Upper (B) & Lower (D”) Boundary Layers of the Mantle Hypothesis test Null Hypothesis: Region D” (the Core-Mantle Boundary) correlates better with hotspots & backtracked LIPs than any other region of the mantle. D” therefore contains Plume Generation Zones, e.g. fixed points above the core (Burke, Torsvik). Result: the hypothesis fails
EXAM QUESTION If A & B both correlate with C, does A correlate with B? ANSWER: if A and B are positively correlated and B and C are positively correlated then are A and C also positively correlated? Is the positive correlation transitive? For example, if the price of stock B increases along with the price of stock A, and the price of stock C increases with the price of the stock B. Then is it the case that the price of the stock C increases with the price of the stock A always? Yes, one may jump into conclusion that they do so. Not because of he/she may be thinking about Pearson’s correlation coefficient, but it may due to thinking in line with causation. In fact, if one knows about Pearson’s correlation coefficient he/she may not conclude so. An article by Langford, Schwertman and Owens in The American Statistician gives rather deep look at the problem.
CMB (D”) Region D” exhibits little correlation with upper mantle, surface tectonics, hotspots or the transition zone
slabs Slabs Over- ridden oceanic plates, mantle fluxed by slab volatiles Pacific plateaux formed at boundaries & triple junctions of new plates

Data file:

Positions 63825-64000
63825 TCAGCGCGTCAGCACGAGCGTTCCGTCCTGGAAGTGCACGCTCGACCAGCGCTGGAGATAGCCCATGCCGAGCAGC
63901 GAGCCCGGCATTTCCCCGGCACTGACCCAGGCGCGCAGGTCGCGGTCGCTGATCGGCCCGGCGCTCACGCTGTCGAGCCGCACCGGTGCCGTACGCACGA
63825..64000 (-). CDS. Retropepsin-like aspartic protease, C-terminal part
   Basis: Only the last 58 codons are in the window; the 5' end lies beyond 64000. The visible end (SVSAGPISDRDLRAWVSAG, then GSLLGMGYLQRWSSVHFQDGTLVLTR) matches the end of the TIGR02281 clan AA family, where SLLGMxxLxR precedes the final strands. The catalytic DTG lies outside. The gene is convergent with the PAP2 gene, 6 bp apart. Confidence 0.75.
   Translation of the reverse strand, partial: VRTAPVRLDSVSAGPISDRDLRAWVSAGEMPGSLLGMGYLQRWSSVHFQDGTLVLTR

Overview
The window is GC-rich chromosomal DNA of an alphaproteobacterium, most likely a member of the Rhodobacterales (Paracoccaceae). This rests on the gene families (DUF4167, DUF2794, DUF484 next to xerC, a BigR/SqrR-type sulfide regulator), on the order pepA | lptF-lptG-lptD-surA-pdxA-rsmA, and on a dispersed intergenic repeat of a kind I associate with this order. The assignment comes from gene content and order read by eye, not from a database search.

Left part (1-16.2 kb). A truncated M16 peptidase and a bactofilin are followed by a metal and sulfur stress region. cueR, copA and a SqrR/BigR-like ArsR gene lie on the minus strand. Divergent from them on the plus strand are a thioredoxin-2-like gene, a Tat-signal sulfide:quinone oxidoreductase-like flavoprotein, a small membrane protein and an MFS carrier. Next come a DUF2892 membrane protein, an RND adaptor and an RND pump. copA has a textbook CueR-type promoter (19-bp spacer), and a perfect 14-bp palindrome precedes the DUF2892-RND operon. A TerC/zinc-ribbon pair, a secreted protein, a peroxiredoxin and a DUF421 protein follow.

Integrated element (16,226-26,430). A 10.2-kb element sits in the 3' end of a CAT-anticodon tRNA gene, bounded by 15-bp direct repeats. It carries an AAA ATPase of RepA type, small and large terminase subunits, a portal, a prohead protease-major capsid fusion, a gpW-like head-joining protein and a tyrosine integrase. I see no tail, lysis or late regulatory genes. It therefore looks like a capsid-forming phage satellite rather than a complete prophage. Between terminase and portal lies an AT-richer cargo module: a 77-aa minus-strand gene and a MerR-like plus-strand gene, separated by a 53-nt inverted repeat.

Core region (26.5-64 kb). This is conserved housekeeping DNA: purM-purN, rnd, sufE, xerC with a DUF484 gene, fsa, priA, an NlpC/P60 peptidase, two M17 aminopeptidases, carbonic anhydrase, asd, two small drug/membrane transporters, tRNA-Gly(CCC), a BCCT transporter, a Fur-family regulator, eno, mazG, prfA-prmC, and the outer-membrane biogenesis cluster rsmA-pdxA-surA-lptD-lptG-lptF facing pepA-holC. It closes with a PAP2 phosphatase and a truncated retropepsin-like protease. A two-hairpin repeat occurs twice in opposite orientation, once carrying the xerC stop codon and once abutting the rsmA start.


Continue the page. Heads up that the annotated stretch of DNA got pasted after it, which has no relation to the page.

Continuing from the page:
The low velocity zones (LVAs) associated with present day ridges are in the same places as they were when Pangea broke up & the antipodal Pacific plates reorganized & oceanic plateaus erupted. The surface expressions of ridges migrate but only within the confines of the ~2000-km wide LVAs associated with ridges at 150-200 km depth. Hotspots & LIPs backtrack to these same ridge-related regions. Plates & D” are highly mobile since they are next to inviscid boundaries. Why is there apparently a fixed reference frame in the “convecting mantle”?
Plate reconstructions show that subduction repeatedly occurs along the same bands. Regions that are warmed from above by the insulating effects of large plates and not cooled from below by stagnant slabs tend the control the locations of divergence of plates; the colder regions control the locations of convergence and subduction. These effects also control the boundary conditions at the top of the lower mantle, topography and temperature. …much of the long-wavelength geoid originates in the deep mantle, the dynamic topography appears to originate from density variations in the upper mantle… More than 1600 spherical harmonic coefficients are used in modern global tomography but only one has any degree of correlation between the top and the bottom of the mantle (Adam’s Anchor)…most of the power is in degree 2 & 3.
EXTENSIONAL STRESS EXTENSIONAL STRESS Surface hotspots correlate with ridges & ridge-like mantle structure & with extensionanal stress
Only ~3 hotspots are not near yellow/red. All LIPs backtrack to red. STATISTICS ~100% of hotspots fall in LVAs of the upper mantle, mostly those associated with ridges, & in regions of extension
If the upper and lower mantles correlate, this is why…
CAN BOTH UPPER MANTLE & LOWER MANTLE BE COOLED BY LONG-LIVED FLAT (STAGNANT) SLABS? Cold slab European, African, Asian (Changbai), Yellowstone & most continental “hotspots” are underlain by slabs Cooled mantle